Chronicles of Coburg

Chronological Table:

1000 B.C.    
Archaeological excavation on the Festungsberg (fortress hill) has found settlements that date by to the year 1000 B.C.
Around 800      
 The country around today's Coburg is part of the "Franconian Grabfeldgau".
  First mention of the name "Coburg" ("mons-coburg" - handed down hill) in a deed of donation from the expelled Polish Queen Richeza, the daughter of the palatine Ehrenfried of Lothringen, to Archbishop Hermann of Cologne, her brother. The gift was the Saalfeld and Coburg dowry.
  A document referred to "castrum choburg" (castrum = castle)
  In a document, there was reference to "universum burgum choburg" (burgum - town). The old name of Trufalistat was not mentioned again after that time. So, the question remains as to whether the settlement called Trufalistat was incorporated into the founding of Coburg, or whether the settlement was destroyed for an unknown reason resulting in the name of the hilltop settlement being carried over to the foundation of the town in the valley. Unfortunately, the true background has not been uncovered to this day.
  Founding of the 'Barfüßer' monastery (Franciscan) at the site of a lost valley castle (archaeological diggings revealed remains of its foundation and walls as well as a corner tower. Unfortunately, nothing more is known about this valley castle). Ehrenburg stands there today.
  After an interim Meranier influence, Coburg became the property of the dukes of Henneberg. The first city arms bear the "Henne on the hill".
  A document issued in Coburg bore the oldest city seal. The "Henneberg Seal", is a gate tower with a defense wall upon which a Henne is standing.
  Construction of the St. Moriz church (dedicated to St. Mauritius) as the main church of the town on the site of a predecessor church that had been standing since approx. 1217.
1312 (1317)
  The Coburg region once again came under the ownership of the House of Henneberg.
  The rights of a city that was free of the jurisdiction of the lords of the land with self-government was conferred on the town by Emperor Ludwig der Baier. (following the example of Schweinfurt)
  Coburg came into the hands of the Margraves of Meissen from the House of Wettin (Dukes of Saxony) as a succession of ownership through the marriage of Katharina of Henneberg - Schleusingen to Friedrich III von Meissen. From then, the town bore the "Meissen Lion" on the city arms (also a quartered shield with Meissen and Thuringian lions).
  First appearance of the Moor's head (St. Mauritius), which is today's city arms, on a coin.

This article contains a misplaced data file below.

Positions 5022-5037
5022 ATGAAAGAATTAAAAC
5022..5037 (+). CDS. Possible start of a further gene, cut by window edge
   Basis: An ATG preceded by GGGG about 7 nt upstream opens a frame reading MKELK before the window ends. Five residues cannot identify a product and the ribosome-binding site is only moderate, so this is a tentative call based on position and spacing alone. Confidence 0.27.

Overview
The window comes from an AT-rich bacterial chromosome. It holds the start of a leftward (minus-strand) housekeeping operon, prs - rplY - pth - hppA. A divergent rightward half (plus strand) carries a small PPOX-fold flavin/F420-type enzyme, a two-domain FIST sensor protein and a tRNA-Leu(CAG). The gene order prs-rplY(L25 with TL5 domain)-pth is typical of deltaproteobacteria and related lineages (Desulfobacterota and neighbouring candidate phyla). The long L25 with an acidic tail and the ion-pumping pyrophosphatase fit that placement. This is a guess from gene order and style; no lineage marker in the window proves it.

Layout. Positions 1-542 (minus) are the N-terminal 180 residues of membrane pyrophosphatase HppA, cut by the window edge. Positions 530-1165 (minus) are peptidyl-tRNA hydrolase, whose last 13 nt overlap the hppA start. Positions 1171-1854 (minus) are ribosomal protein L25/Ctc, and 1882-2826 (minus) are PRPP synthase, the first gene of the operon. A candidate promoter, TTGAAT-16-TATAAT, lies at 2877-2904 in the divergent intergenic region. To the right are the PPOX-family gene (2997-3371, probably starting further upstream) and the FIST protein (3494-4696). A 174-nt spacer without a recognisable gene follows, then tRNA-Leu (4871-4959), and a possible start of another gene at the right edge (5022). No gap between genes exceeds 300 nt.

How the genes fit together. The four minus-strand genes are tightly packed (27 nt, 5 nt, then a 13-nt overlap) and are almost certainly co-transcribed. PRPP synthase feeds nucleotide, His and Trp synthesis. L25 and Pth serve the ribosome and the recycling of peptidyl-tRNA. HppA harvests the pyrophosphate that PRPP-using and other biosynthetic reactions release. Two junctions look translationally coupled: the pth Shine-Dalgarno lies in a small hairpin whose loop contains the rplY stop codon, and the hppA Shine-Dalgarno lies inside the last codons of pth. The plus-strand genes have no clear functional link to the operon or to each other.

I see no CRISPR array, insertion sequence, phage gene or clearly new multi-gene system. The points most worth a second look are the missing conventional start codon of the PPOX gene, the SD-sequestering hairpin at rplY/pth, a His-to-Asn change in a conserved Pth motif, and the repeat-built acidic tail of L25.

Through the great division of the Wettin territories between Elector Ernst of Saxony (Ernestinian line) and Duke Albrecht of Saxony (Albertinian line), Coburg went to Elector Ernst of Saxony.
  Martin Luther lived in the Coburg Fortress from April to October during the parliament in Augsburg.
  The first pharmacy (today's 'Hofapotheke') was opened at Marktplatz.
  The former Barfüßer monastery (Franciscan) at today's Schlossplatz was expanded and converted into a castle according to a report in a monk's book.  It was called Ehrenburg Castle.
Emperor Charles's V lived in this castle. He also is reputed to have given the castle the name Ehrenburg.
  Construction of a new, expanded city hall near to Ketschengasse / Market. The old city hall had stood at the market since approx. 1455. An even older city hall (1402?) may have stood in Steingasse.
  For the first time, Coburg became the residence and capital city of a completely independent, autonomous dukedom (Saxony-Coburg - Eisenach).
1597-1599   The seat of the ducal authorities, the government building (today's Stadthaus), came into being at Marktplatz.
1632   Wallenstein invaded the city and unsuccessfully besieged the Coburg Fortress.
1680   Coburg once again became the ducal residence.
1689   Part of Ehrenburg Castle burned down and was reconstructed as of 1690.
1813/1815   Enemy troops occupied Coburg. Through diplomatic intervention by Prince Friedrich Josias, plundering was averted.
1816-1840   New construction of the two north wings of the residence castle Ehrenburg and creation of today's arcades.
1826   Duke Ernst I received the dukedom of Gotha, for which he had to cede the principality of Saalfeld to Meinigen. The newly created state was given the name Saxony-Coburg and Gotha.
1837   Laying of the foundation stone of the Court Theatre (today's State Theatre). Dedication on September 17, 1840.
1860   First German gymnastics and youth festival and founding of the German Gymnastics Association in Coburg.
1862   On September 21st, founding of the German Singing Association in Coburg.
1865   Unveiling of the monument to prince consort Albert of England from the house of Coburg at Marktplatz in the presence of Queen Victoria, her children and many other members of royalty.
1894   Queen Victoria of England with her prince consort Albert of Saxony-Coburg and Gotha, the German Emperor Wilhelm II, the future Tsar Nicolaus II of Russia with his future spouse Alix (Alexandrowna) of Hesse and other personalities of that time met on the occasion of the wedding of the Grand Duke Ernst Ludwig of Hesse - Darmstadt to Victoria Melita of Saxony-Coburg and Gotha in Coburg.
1914   Construction of the science museum in the Court Garden.
1920   After a referendum, the Free State of Coburg joined Bavaria on July 1st.
1954   On March 6th, Coburg's last reigning duke Karl Eduard died at the age of 70.
1973   Opening of the border crossing to the German Democratic Republic in Rottenbach.
1989   The borders to the GDR fell on November 9 creating a new era for the city and the region of Coburg. It went from being a border region to a central German region.
1998   Since 1998, Coburg has once again been the seat of the House of Saxony-Coburg and Gotha. The head of the house is Prince Andreas, the grandson of the last duke Carl Eduard.


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